Social democrats support equality of outcome to a much lesser extent than revolutionary socialists, favouring equality of opportunity instead. Some see equality of outcome to be desirable but unachievable, instead they opt for the “inevitability of gradualness” as Beatrice Webb called for. Webb dismissed the Marxist belief in class conflict, supporting the introduction of socialism via democratic institutions (evolutionary socialism). In this way, social democrats oppose the revolutionary overthrowing of the state and reject the Marxist view of capitalism. She argued a more evolutionary approach, calling for incremental changes to Capitalism, would lead inevitably to a more Socialist society. This is achieved through state intervention and managed Capitalism, argued by the revisionist Crossland as the best way to create a fairer society. He called for universal benefits a mixed economy and state intervention particularly in creating opportunities for all. Crosland looked to State education, public housing and income maintenance for the liberation of potential that would make the selective process of competitive capitalism into a genuinely fair race. Although equality of opportunity may lead to differing outcomes, social democrats saw equal opportunity as a means to denying massive income and wealth inequalities. Revolutionaries would argue that social democrats were at best naive to accept a market economy would ever create equality, instead they stood guilty of furthering inequalities by giving life to Capitalism.
Unlike revolutionary socialists, third-way ‘socialists’ dismiss the concept of equality of outcome altogether. Giddens rejected state intervention as encouraging a culture of dependency, and discouraging investment and entrepreneurship through the eradication of financial inducements. In this way, third-way socialists promote the priority of the market over the state, rejecting ‘top-down’ state intervention (exhibited under revolutionary and, to a lesser extent, social democracy socialism) in favour of further privatisation and de-regulation as the opposite stifles economic growth. Third-way socialists hold a belief in a ‘competitive state’ that develops the skills and knowledge base of the workforce, improving job prospects of individuals and boosting economic growth – as opposed to common ownership. He called this “equality of inclusion” and argued his approach stood between market Capitalism and social democracy, suggesting his thinking was in line with the ultimate aims of socialism. Unlike revolutionary socialism that holds a belief that private ownership within laissez-faire capitalism perpetuates socio-economic inequality and the oppression of the proletariat, these socialists do not necessarily oppose the huge accumulation of private wealth, instead they promote targeted welfare toward socially-marginalised groups as part of the concept of social inclusion to promote equality of opportunity and genuine meritocracy (social justice). This can be seen in a raft of policies under Tony Blairs government, influenced by the Third Way, investing in schools and hospitals but making choice the enabler to success as well as introducing tax credits for the poorest of families. Thus, third-way socialists are not committed to equality of outcome but Giddens would say they belong to the socialist tradition because he, like social democrats such as Webb, want to achieve equality for all. Social Democrats would argue against Giddens, suggesting his form of equality would be too weak to work against immense wealth disparities. Revolutionaries would question the ‘socialist’ credentials of Giddens and would claim his commitment to the free market in effect brought him closer to Capitalism.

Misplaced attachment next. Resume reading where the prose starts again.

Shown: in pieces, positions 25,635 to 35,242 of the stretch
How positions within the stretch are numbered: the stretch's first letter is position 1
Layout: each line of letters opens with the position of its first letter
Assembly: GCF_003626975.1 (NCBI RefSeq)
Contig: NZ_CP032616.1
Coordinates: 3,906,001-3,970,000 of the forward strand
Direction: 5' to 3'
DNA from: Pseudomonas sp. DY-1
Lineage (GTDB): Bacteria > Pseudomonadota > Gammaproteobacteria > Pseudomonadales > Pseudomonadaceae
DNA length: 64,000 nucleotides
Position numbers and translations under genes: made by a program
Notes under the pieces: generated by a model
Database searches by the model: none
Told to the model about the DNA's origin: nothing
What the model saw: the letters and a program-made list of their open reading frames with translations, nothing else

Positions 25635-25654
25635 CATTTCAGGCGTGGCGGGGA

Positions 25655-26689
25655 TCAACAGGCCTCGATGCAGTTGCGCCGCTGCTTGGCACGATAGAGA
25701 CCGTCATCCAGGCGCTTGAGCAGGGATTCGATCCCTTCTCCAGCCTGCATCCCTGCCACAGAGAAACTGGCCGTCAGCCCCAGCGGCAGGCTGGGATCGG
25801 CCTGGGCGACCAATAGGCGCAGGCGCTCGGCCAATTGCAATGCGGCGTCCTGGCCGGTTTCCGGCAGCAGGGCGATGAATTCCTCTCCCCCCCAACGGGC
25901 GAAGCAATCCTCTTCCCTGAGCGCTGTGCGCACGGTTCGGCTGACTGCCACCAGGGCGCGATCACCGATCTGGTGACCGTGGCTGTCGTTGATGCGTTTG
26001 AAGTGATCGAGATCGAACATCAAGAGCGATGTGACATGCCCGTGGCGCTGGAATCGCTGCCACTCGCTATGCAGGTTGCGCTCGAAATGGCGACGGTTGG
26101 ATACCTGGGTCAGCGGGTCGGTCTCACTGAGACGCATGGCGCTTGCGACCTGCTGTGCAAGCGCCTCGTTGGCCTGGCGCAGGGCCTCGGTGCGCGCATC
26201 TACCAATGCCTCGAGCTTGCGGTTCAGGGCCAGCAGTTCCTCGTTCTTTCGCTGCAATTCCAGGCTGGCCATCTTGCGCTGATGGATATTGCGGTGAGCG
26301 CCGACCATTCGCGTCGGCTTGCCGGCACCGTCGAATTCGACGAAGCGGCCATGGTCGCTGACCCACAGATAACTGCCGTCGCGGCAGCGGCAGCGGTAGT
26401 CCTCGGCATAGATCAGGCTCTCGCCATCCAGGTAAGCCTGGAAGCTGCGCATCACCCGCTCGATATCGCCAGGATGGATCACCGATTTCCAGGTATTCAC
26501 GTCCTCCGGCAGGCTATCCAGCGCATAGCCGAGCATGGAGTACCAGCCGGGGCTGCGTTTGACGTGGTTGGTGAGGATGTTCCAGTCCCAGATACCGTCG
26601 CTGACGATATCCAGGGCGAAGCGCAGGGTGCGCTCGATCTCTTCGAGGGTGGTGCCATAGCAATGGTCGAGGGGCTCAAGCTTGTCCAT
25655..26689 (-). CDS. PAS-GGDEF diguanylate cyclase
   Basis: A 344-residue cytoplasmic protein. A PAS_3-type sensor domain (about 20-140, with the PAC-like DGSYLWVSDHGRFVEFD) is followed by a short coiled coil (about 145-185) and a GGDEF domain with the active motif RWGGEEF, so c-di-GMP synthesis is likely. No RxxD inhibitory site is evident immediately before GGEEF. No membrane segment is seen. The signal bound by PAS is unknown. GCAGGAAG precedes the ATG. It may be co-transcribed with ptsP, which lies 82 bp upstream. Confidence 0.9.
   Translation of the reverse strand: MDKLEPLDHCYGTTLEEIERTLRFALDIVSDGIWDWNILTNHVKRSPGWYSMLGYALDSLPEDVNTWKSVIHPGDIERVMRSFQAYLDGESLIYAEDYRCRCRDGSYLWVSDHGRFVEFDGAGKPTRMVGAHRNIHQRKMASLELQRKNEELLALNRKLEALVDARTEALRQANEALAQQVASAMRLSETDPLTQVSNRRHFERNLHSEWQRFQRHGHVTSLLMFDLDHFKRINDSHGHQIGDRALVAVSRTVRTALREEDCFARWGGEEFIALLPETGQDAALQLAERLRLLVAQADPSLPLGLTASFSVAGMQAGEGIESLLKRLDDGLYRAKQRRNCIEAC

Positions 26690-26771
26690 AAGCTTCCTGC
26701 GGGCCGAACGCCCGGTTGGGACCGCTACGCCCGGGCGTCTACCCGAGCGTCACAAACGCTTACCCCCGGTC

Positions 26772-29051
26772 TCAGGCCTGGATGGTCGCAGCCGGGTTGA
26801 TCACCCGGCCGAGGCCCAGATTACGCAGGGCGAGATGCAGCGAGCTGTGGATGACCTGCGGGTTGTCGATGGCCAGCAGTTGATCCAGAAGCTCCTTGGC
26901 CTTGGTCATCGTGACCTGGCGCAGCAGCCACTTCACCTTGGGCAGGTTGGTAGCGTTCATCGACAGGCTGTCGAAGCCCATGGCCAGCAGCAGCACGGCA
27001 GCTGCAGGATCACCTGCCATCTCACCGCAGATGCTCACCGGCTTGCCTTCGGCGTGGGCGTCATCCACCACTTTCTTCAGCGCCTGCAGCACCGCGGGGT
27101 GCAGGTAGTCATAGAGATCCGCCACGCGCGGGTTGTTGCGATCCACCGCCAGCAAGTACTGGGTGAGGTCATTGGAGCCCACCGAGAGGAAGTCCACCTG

Most socialists aspire to an equal society but do not agree on equality of outcomes. Revolutionary socialists are committed to equality of outcome that can only be realised through revolution. On the other hand, social democrats although believe in the ideal of equality of outcome, favour equality of opportunity through the expansion of the state to introduce socialist policies to ensure social justice, they see this as practical and creating harmony between the owners of capital and the workers. The Third Way reject equality of outcome and neither see it as an ideal or a positive measure of success.